Project Global: Ground


This exploration of our current day metropolitan condition as a system of systems deals with the crust of the Earth as a primary carrying capacitor of human activities, from the extraction of resources deep within the ground, to agricultural operations that barely scratch the surface.

Part 1: Lexicon

Part 2: Atlas



Part 1: Lexicon index

︎ Formation

    ︎ Kaapvaal Craton
    ︎ Johannesburg Dome
    ︎ Vredefort Dome
    ︎ Topsoil
    ︎ Müggelsee


︎ Measurement    ︎ Schwerbelastungskörper
    ︎ Mining Earthquakes
    ︎ Low-tech Soil Testing
    ︎ Soil Texture Triangle
    ︎ Geologic Time Scale 
    ︎ Stratigraphic Colum
    ︎ Geographic Information System
    ︎ Ecotone
    ︎ Cultural Landscape

︎ Prototype
    ︎ Unter den Linden
    ︎ Zoological Landscape
    ︎ Counterculture
    ︎ Cultural Agency
    ︎ Mine-pit Lakes
    ︎ Parliament of Things

︎ Land distribution
    ︎ 1913 Natives Land Act
    ︎ District Six
    ︎ Eavesdropping
    ︎ Reconciliation Policy
    ︎ Land Grabbing
    ︎ Land Acting
    ︎ The Red Ants
    ︎ #PutSouthAfricansFirst
    ︎ Suburban Enclaves
    ︎ Parallel State

︎ Extraction
    ︎ Cullinan Diamond Mine
    ︎ Platinum Group Metals
    ︎ Zamazamas
    ︎ Gold Rush Inertia
    ︎ Sinkhole
    ︎ Maize Doctor
    ︎ Coal Hands

︎ Infrastructure
    ︎ Gautrain
    ︎ Le-guba
    ︎ Lesotho Water Project
    ︎ Deutscher Wald
    ︎ Arrival City

︎ Production
    ︎ Safari Economy
    ︎ Agritourism
    ︎ Rainfall Line
    ︎ Upington Airport
    ︎ Tiergarten Transformation
    ︎ Pivot Irrigation
    ︎ Allotment Garden
    ︎ Bokoni Terracing
    ︎ Johannesburg Forestation
    ︎ Game Farming Cycle

︎ Waste
    ︎ Trümmerberg
    ︎ Fab-Soil
    ︎ Mining Waste Belt
    ︎ Sanitary Landfilling
    ︎ Soil Structure
    ︎ Biogas Technology

︎ Pollution
    ︎ Dry Stacked Tailings
    ︎ Water Pollution
    ︎ Soil Pollution
    ︎ Uranium Sandstorms
    ︎ Poaching

︎ Remediation
    ︎ European Green Belt
    ︎ Conservation Agriculture
    ︎ Airfield Urbanism
    ︎ Solar Park
    ︎ Gold Reef City
    ︎ Mine Pit Lake
    ︎ Loess Plateau
    ︎ Erosion Control




Game Farming Cycle

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Game farming in South Africa - popularly also known as wildlife ranching- refers to the practice of raising animals for the purposes of recreational hunting and meat consumption within fenced land parcels. There are about 7,000-10,000 farmers in South Africa whose income is from game farming.1 Local laws in South Africa established in the 20th century enabled private ownership of wildlife which led to the expansion and economic feasibility of game farms over their typical wildlife farming counterparts.2 Thousands of former cattle ranches are now profitable game farms. There are four main ways income is generated at game farms: cropping and sale of meat, trophy hunting, live animal sales to other game famers, and recreational game viewing.3
        Game farming and commercial hunting has become a viable way to earn income from land ownership however an equally important legacy of their popularity has been its ability to help fund conservation movements to protect the populations of these animals: financial value has become attached to the life of an animal. Hunters paying for the opportunity to hunt these animals have raised enough money to ensure the survival of several species.4 The increasing demand for certain species has encouraged breeding of species that risked extinction. Additionally, recreational photography and trophy hunting within the natural habitats has incentivized more robust conservation of natural habitats. About 69 percent of all land in SA is privately owned and has the potential to further contribute to wildlife conservation efforts as hunting and recreational tourism continues to play an important role in the South African economy.5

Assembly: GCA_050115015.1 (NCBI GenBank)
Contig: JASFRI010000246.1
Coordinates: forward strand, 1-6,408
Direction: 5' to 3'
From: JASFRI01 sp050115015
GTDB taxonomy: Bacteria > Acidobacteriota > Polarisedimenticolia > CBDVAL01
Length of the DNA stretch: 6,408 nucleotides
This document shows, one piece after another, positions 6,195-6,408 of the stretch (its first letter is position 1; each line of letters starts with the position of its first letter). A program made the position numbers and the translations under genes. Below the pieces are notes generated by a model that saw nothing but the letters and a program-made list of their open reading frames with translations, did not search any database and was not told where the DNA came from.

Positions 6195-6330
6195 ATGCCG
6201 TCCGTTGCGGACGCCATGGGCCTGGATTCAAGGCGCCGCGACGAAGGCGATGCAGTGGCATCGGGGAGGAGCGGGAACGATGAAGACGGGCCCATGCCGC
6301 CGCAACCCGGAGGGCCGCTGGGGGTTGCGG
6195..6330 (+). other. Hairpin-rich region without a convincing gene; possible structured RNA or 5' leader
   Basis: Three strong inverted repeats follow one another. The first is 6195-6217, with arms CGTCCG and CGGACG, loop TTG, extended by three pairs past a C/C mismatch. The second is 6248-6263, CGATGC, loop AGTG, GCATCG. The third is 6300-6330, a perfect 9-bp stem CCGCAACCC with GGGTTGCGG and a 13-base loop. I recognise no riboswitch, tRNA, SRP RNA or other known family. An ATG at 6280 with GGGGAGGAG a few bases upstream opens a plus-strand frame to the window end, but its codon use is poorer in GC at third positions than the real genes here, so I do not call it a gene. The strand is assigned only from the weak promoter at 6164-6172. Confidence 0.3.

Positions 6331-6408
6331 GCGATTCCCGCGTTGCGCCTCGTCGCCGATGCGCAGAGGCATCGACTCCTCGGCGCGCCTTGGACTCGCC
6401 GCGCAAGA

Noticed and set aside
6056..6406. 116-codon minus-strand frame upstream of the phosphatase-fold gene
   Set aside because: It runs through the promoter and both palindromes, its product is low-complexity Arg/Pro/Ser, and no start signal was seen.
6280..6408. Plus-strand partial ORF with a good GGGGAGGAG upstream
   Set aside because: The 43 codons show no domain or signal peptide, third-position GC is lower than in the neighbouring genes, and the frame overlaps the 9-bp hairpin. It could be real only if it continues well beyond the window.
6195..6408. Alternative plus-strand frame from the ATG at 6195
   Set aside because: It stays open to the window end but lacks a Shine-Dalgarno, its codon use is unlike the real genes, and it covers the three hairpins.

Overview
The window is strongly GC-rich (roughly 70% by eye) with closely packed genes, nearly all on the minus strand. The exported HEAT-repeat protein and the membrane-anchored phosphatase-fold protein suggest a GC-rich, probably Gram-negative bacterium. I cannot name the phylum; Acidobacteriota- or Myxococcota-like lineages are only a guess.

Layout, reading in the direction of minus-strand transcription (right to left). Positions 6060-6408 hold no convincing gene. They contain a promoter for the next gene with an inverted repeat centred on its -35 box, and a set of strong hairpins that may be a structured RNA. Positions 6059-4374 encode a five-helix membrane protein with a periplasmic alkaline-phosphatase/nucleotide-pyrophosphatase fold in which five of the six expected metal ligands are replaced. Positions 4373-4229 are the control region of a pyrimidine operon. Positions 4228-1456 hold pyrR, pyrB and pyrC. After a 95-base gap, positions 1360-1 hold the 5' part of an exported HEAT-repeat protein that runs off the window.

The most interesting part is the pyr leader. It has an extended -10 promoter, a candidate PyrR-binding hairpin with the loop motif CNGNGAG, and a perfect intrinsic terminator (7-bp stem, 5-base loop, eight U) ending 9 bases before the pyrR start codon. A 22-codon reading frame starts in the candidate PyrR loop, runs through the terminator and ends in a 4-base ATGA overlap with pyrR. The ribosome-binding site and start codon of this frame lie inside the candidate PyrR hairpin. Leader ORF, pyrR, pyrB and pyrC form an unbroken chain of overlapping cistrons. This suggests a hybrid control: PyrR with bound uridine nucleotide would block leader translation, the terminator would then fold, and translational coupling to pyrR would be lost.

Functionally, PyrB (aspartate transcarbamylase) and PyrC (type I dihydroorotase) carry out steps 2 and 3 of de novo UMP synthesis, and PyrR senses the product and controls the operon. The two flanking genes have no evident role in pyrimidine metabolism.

For its merits, game farming, on the other hand, has been distorted by the preferences of international hunters for more exotically-colored trophies, leading to local game farm owners cross-breeding game. While this practice has the potential to conserve certain species, it risks adverse health and ecosystem consequences for local wild species if they were to intermingle with their escaped genetically cross-bred relatives.5 Similarly, local laws supporting game farming are hard to enforce as a result of much of the land used for this purpose is privately-owned, enabling owners to easily exploit and bypass these rules.



Image source: Farm size and its impact on land use, Open Agriculture, 2020


References
1.   Luxmoore, Richard. “Game Farming in South Africa as a Force in Conservation.” Oryx 19, no. 4 (October 1985): 225–31. https://doi.org/10.1017/S0030605300025667.
2.   Ngubane, Mnqobi, and Shirley Brooks. “Land Beneficiaries as Game Farmers: Conservation, Land Reform and the Invention of the ‘Community Game Farm’ in KwaZulu-Natal.” Journal of Contemporary African Studies 31, no. 3 (July 1, 2013): 399–420. https://doi.org/10.1080/02589001.2013.811790.
3.    Luxmoore, Richard. “Game Farming in South Africa as a Force in Conservation.” Oryx 19, no. 4 (October 1985): 225–31. https://doi.org/10.1017/S0030605300025667.
4.    AfricaHunting.com. “History & Status Quo of Recreational Hunting in South Africa.” Accessed March 6, 2022. https://www.africahunting.com/threads/history-status-quo-of-recreational-hunting-in-south-africa.15017/.
5.    Luxmoore, Richard. “Game Farming in South Africa as a Force in Conservation.” Oryx 19, no. 4 (October 1985): 225–31. https://doi.org/10.1017/S0030605300025667.